Unit Limitations


The ICC is an invaluable facility that provides excellent urgent care services to patients with cancer; however, it has its limitations. The ICC lacks space to provide for the actual need of the population it serves, partly because the unit shares the floor with another area designated for patients undergoing transplantation. Another limitation is that the ICC does not provide cardiac monitoring, which forces the ED to be used for chest pain or treatments that require such monitoring, including aggressive electrolyte replacement infusions if indicated. Unit improvements that could occur should focus around increasing space in which to see more patients, increasing processing priority of diagnostic tests equal to that of the ED, and increasing accessibility to a specialist within the same day.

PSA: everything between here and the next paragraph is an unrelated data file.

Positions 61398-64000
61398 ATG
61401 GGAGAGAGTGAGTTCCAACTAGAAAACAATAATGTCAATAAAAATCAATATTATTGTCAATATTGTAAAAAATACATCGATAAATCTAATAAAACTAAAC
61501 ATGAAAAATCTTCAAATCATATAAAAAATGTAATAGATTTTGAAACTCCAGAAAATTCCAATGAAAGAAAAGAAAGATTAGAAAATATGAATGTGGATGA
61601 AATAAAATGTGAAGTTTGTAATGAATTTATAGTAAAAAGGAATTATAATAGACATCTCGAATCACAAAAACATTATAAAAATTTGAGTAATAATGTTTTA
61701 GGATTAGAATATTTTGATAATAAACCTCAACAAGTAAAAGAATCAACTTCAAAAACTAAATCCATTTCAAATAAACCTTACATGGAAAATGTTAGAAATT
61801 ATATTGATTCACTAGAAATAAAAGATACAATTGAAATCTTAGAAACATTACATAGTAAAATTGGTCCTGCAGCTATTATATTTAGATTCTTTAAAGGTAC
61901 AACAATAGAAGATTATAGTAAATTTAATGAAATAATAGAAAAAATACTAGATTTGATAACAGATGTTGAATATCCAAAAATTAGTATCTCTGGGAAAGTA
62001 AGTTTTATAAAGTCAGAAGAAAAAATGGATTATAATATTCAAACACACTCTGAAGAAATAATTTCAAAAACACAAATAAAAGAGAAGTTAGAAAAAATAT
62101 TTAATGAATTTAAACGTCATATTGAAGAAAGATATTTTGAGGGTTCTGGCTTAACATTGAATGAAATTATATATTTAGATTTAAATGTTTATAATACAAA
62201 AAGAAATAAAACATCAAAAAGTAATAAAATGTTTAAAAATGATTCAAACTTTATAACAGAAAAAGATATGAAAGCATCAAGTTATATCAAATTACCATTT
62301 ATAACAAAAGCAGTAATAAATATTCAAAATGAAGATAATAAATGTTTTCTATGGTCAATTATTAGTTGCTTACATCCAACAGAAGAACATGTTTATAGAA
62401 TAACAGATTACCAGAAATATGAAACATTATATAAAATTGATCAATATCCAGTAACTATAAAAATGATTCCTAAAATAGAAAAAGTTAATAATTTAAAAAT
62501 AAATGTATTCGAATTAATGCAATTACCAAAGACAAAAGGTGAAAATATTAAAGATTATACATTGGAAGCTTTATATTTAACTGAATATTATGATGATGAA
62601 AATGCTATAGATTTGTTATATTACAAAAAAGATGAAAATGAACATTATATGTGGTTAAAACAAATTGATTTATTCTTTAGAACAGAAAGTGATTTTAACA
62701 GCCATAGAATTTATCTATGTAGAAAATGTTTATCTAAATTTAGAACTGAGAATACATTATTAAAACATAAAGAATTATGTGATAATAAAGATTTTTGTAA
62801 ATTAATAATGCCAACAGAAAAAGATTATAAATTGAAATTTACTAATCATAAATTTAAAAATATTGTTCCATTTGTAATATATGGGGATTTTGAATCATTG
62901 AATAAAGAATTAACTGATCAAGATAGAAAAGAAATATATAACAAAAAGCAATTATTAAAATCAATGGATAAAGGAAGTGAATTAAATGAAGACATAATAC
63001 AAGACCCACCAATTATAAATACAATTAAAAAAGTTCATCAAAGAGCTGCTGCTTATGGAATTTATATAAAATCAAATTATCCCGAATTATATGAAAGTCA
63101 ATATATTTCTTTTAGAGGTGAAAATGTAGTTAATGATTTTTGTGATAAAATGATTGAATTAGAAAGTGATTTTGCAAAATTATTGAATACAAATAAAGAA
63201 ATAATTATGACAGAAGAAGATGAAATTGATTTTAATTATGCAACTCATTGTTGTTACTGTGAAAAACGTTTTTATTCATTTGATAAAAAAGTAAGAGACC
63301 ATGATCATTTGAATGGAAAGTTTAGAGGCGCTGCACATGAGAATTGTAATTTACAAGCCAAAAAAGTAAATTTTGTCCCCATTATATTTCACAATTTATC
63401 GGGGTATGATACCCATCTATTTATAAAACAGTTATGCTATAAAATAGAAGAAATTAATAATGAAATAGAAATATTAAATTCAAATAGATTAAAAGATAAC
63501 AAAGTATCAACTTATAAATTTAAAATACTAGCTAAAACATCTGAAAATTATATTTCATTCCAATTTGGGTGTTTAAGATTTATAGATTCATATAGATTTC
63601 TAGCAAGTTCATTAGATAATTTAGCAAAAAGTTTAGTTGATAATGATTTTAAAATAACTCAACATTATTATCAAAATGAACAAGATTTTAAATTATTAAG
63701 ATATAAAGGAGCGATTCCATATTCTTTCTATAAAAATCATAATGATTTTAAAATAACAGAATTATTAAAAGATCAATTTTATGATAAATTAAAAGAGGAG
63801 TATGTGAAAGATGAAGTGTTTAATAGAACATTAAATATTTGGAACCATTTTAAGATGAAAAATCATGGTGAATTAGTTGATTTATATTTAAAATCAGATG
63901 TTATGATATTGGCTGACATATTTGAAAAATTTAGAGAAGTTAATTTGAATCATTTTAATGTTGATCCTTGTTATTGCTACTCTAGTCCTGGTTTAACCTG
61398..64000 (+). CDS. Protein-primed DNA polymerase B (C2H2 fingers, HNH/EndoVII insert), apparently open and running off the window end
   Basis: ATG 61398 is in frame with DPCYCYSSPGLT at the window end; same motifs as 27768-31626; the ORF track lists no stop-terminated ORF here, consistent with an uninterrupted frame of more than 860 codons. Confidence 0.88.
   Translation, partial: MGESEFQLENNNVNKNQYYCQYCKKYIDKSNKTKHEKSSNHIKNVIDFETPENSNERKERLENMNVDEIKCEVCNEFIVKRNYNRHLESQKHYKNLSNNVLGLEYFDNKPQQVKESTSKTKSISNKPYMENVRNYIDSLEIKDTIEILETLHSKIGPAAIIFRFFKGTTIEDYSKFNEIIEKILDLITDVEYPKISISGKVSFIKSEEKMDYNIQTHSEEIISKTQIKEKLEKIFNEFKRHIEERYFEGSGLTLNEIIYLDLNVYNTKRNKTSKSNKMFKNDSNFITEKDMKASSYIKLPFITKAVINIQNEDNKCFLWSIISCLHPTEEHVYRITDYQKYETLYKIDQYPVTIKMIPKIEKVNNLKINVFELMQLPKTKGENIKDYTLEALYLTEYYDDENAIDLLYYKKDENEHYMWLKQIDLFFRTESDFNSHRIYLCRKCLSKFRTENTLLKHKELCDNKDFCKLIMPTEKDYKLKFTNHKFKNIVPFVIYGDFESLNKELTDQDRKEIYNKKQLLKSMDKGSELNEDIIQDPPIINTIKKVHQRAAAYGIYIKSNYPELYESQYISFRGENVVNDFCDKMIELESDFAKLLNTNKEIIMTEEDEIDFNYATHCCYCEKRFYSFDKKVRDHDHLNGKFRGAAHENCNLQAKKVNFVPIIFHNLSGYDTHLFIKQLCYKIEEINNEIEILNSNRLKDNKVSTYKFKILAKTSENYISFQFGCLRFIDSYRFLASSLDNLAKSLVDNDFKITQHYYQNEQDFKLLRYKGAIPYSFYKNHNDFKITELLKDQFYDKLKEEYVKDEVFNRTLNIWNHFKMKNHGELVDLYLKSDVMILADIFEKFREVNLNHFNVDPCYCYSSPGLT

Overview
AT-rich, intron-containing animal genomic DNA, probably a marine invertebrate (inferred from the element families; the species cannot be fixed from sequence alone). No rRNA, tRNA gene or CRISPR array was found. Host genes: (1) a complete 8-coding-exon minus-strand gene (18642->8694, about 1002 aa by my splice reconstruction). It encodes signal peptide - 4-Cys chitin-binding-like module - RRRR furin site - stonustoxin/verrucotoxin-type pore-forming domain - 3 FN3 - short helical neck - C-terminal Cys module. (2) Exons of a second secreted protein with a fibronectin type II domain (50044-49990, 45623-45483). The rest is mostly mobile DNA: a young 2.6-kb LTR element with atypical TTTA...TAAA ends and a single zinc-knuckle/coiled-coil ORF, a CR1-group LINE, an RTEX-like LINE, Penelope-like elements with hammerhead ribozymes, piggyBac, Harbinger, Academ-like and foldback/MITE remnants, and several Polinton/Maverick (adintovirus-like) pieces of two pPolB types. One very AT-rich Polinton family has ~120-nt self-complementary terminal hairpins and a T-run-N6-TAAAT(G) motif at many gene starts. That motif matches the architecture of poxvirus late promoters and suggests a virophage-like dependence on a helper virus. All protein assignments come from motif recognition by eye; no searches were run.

An NP-led oncology urgent care clinic can serve as a vital alternative for meeting the immediate complex needs of patients with cancer. Studies show that NPs provide competent, cost-effective, quality care and can alleviate overcrowded EDs. As the Affordable Care Act is implemented, millions of Americans will be placed into the healthcare system; that coupled with the looming physician shortage increased the need for NPs. Cancer centers must recognize the need for more comprehensive urgent care facilities tailored to the unique needs of patients with cancer, thus avoiding expensive ED visits and potential hospitalizations for patients.


Implications for Practice